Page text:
The nascent U.S. housing recovery could be concealing another financial time bomb: home equity loans.
Many Americans took out the loans, which are essentially second mortgages borrowed against property values, during the boom times of the United States housing bubble that peaked in 2006 and crashed a year later. That money can now be crucial for borrowers to meet other financial obligations, such as tuition and groceries.
A bank-owned home.
But the structure of the loans is disturbingly reminiscent of subprime mortgages: Borrowers have low payments initially, followed by heavier commitments later on. In most cases, homeowners only have to pay for the loan's interest in the first few years but will later be responsible for the principal balance of the loan.
There have been recent signs that borrowers are struggling to keep up, writes Gretchen Morgenson of the New York Times. Wells Fargo & Co. (NYSE: WFC), the country's largest mortgage originator, had 44 percent of its home equity customers pay only the minimum monthly payment in the first quarter of 2012, according to the Times.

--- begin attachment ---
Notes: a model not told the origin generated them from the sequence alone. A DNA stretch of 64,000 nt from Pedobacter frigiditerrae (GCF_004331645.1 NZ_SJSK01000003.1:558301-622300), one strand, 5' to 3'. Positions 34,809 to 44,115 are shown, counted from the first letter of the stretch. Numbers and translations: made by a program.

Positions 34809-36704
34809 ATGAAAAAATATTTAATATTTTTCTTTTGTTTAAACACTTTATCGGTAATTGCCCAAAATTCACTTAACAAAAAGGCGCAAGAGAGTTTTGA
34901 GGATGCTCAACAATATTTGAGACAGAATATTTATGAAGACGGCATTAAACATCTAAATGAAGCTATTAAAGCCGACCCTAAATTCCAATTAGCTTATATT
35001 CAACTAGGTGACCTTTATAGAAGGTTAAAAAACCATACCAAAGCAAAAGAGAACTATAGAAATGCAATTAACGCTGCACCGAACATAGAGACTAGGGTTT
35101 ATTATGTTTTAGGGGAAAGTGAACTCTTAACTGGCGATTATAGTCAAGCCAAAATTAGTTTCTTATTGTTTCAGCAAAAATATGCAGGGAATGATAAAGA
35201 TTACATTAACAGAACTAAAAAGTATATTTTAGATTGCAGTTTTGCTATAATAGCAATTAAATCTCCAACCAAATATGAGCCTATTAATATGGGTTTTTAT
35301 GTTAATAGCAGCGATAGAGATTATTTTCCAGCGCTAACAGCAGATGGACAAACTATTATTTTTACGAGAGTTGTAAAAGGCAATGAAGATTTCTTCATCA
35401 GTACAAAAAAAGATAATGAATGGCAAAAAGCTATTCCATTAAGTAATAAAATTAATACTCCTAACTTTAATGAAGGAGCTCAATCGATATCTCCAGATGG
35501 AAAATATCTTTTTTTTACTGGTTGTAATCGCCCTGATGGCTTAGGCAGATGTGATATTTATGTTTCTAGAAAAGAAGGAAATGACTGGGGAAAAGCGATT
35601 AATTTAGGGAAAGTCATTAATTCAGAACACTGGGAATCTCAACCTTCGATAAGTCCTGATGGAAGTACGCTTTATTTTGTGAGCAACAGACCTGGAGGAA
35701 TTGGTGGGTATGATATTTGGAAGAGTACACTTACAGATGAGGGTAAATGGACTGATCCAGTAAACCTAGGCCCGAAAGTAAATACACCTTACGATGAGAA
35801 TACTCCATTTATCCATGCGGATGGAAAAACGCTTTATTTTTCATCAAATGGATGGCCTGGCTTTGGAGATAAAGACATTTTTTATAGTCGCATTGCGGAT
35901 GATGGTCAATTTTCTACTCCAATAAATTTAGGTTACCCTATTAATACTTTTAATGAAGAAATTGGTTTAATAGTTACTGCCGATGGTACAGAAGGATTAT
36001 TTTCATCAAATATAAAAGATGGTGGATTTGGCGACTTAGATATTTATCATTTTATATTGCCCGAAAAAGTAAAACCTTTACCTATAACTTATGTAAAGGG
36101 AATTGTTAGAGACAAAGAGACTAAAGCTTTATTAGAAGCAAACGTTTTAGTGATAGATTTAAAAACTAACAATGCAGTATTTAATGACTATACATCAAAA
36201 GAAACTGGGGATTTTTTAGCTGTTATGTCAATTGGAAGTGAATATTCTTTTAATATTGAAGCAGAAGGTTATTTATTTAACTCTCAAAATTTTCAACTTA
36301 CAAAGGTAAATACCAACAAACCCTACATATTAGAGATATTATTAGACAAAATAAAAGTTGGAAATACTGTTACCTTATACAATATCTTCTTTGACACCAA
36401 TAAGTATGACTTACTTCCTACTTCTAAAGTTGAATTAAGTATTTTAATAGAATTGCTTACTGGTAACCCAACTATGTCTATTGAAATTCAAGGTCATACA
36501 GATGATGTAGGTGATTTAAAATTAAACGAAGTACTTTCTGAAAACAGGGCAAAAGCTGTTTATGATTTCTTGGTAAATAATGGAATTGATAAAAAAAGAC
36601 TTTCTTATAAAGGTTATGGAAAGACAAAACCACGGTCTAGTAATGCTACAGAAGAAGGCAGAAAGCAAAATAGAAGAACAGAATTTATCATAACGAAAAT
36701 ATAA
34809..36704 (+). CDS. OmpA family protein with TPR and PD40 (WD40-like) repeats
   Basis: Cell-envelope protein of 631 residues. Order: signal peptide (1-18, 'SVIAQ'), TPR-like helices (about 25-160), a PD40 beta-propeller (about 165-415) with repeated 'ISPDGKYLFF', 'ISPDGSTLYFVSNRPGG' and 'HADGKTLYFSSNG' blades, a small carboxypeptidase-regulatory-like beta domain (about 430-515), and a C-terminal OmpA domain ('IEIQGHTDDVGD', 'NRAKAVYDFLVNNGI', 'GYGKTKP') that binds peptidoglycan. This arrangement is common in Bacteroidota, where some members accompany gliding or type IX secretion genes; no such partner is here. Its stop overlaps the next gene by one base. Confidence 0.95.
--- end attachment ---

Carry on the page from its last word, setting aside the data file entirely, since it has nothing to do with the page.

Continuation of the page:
The Office of the Comptroller of the Currency also issued a June report that said nearly 60 percent of home equity loans would require full payments -- including both interest and principal -- between 2014 and 2018. The total balance of debt is expected to rise from $11 billion to $29 billion by 2014, and then jump to $73 billion in 2017 and $111 billion in 2018.
It could get worse: Many of the borrowers could face rising interest rates if the economy improves and banks increase those payments. And home prices have plummeted, so the value of the home equity loans may exceed those of many of the properties, similar to the many underwater primary mortgages that exist around the country presently.
Federal regulators haven't addressed the looming problem, focusing mostly on primary mortgages. Ultimately the banks could be forced to write off the loans and take millions or billions in losses, or thousands of Americans could face another financial burden, which could drag down consumer spending and confidence in coming years. Either way, the clock is ticking.
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